The Blue and White party’s No. 2 Yair Lapid on Sunday backed a call by Yisrael Beytenu chief Avigdor Liberman for a unity government led by the opposition party, and partnered with the Likud, after the September national elections.
“A unity government headed by Blue and White is the right thing for Israel,” Lapid posted on Twitter.
“We need a government that is working to fix the challenges of the country and not with the legal challenges of the prime minister,” he said, adding that he is “happy that [Avigdor] Liberman also understands this was the right thing.”
On Saturday, Liberman told Channel 13 News that after the upcoming elections he would force an “emergency” coalition with the Likud and Blue and White parties to block ultra-Orthodox parties from entering the government.
His call for an emergency government involving both parties amounts to a demand for a government without Prime Minister Benjamin Netanyahu, though he did not spell this out in the interview, since Blue and White leader Benny Gantz has vowed not to join a government led by the incumbent prime minister, who is facing indictment in three criminal cases.
“We will impose a government with the Likud and Blue and White parties — it will be an emergency government, a liberal-national government. We will do everything to block the ultra-Orthodox; not to let them enter the government,” Liberman told Channel 13.
Later Saturday, in a Facebook post, he added that “the representative of the party that wins the most seats will be the candidate to form a government.”
“Netanyahu is trying to focus the campaign on who will be prime minister,” Liberman said in the TV interview. “I think the much more critical question is what kind of government it will be.”
A Likud, Blue and White, Yisrael Beytenu coalition, without the ultra-Orthodox parties, Liberman added in his Facebook post later Saturday, would represent the will of “an overwhelming majority of the citizens of Israel.”
He also ruled out a coalition in which the far-right Otzma Yehudit leader Itamar Ben-Gvir would be a member.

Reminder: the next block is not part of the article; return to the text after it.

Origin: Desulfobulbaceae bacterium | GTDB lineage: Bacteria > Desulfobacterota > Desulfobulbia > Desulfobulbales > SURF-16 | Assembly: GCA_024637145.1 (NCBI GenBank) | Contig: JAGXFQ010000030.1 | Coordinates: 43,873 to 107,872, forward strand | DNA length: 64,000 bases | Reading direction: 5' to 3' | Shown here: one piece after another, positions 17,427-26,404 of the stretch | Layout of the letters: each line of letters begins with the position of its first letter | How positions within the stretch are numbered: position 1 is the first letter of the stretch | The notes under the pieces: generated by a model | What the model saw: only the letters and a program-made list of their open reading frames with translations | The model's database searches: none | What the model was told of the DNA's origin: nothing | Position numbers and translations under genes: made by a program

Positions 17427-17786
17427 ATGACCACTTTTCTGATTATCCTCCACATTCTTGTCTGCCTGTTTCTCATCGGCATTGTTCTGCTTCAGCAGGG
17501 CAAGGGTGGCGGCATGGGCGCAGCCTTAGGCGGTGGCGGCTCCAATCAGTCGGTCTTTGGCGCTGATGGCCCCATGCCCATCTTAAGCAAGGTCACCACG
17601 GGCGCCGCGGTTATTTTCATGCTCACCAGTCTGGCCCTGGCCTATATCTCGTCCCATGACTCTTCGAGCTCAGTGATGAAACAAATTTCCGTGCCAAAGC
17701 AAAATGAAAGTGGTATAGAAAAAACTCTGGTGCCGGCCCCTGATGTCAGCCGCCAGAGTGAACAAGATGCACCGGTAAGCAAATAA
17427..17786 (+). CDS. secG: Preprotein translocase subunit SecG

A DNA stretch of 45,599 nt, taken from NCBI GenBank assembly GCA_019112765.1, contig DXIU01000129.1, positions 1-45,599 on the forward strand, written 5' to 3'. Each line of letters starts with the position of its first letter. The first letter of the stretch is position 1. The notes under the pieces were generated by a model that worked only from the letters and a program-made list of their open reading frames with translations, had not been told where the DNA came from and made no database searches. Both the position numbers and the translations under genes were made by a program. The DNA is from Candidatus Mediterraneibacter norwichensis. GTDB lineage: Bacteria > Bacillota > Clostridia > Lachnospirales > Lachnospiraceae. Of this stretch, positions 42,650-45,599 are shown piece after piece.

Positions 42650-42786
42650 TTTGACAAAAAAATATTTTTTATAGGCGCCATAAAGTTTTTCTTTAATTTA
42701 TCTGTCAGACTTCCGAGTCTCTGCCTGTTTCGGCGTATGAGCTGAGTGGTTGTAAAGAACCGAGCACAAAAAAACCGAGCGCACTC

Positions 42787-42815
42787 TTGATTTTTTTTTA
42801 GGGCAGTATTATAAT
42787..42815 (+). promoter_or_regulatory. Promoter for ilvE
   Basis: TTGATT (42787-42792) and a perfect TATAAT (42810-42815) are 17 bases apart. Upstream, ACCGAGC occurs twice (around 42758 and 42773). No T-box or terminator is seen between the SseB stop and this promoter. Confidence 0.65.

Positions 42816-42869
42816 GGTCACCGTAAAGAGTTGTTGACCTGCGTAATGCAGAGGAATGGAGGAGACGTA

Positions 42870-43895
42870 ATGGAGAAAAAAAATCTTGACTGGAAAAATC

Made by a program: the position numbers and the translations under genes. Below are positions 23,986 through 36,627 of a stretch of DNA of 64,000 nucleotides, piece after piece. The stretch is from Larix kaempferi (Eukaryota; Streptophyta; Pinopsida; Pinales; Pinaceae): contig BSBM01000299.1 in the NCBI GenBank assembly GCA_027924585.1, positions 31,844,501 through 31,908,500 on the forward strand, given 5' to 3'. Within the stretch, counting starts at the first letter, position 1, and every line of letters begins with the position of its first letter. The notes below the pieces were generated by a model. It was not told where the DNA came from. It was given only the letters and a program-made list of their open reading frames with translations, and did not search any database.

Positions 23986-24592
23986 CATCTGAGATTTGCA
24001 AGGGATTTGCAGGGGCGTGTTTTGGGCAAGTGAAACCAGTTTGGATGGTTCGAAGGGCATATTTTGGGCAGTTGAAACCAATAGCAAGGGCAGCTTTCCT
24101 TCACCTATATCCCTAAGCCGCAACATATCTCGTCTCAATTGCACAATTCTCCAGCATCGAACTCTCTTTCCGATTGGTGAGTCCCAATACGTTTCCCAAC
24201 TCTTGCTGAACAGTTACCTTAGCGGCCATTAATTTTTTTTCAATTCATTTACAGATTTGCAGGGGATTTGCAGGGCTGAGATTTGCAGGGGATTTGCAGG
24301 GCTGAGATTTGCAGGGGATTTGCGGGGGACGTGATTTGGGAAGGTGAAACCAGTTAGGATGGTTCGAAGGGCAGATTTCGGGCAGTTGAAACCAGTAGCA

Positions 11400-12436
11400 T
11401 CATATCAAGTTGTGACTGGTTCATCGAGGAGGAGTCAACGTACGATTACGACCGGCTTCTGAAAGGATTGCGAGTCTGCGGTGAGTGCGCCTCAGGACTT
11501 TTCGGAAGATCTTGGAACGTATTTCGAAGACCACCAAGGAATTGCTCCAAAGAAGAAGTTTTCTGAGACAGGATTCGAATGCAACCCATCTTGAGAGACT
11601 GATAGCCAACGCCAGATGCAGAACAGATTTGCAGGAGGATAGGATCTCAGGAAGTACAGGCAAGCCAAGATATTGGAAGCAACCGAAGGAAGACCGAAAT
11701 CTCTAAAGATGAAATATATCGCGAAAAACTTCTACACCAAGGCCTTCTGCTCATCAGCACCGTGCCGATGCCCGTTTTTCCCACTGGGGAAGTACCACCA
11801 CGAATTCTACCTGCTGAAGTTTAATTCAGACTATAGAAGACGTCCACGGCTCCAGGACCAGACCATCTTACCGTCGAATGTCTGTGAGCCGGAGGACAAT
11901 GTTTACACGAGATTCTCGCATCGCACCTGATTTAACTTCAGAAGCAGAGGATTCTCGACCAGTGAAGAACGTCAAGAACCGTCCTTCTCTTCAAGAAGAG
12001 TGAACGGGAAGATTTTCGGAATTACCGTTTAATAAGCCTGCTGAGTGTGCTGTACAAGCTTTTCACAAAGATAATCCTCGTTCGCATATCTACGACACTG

He said he hoped his right-wing, secular Yisrael Beytenu party would win enough seats in September in order to impose such a coalition. He said he had heard ultra-Orthodox leaders saying they would refuse to sit in a government with Liberman, and he accepted this completely.
“You’ve convinced me,” he said. What was required, he said, was a government without the ultra-Orthodox.
He referred to his longtime friend Aryeh Deri, leader of the Shas ultra-Orthodox party, as “my former friend.” And he complained that while Israel was currently facing a budgetary crisis, “the only place they’re not planning to cut is [in funding for ultra-Orthodox] yeshivas.”
The Likud party responded to Liberman, saying: “The cat is out the bag — Liberman says explicitly that he is willing to go with Lapid and Gantz, and force the establishment of a leftist government. Anyone who wants a right-wing government must vote only for the Likud party, headed by Netanyahu.”
Gantz’s Blue and White party also issued a statement, saying: “Better late than never. If Liberman had come to this conclusion before he and his party voted for the dispersal of the Knesset, they would have avoided unnecessary elections for the people of Israel.”
The Knesset voted to disband itself and called new elections for September 17, after Netanyahu failed to broker a compromise between Yisrael Beytenu and ultra-Orthodox parties in the wake of the April 9 elections. Netanyahu was thus unable to muster a majority coalition. At the time, Liberman said he supported Netanyahu for prime minister and opposed a unity government with Blue and White. He had refused to join Netanyahu’s coalition over a bill regulating the draft of ultra-Orthodox men into the military.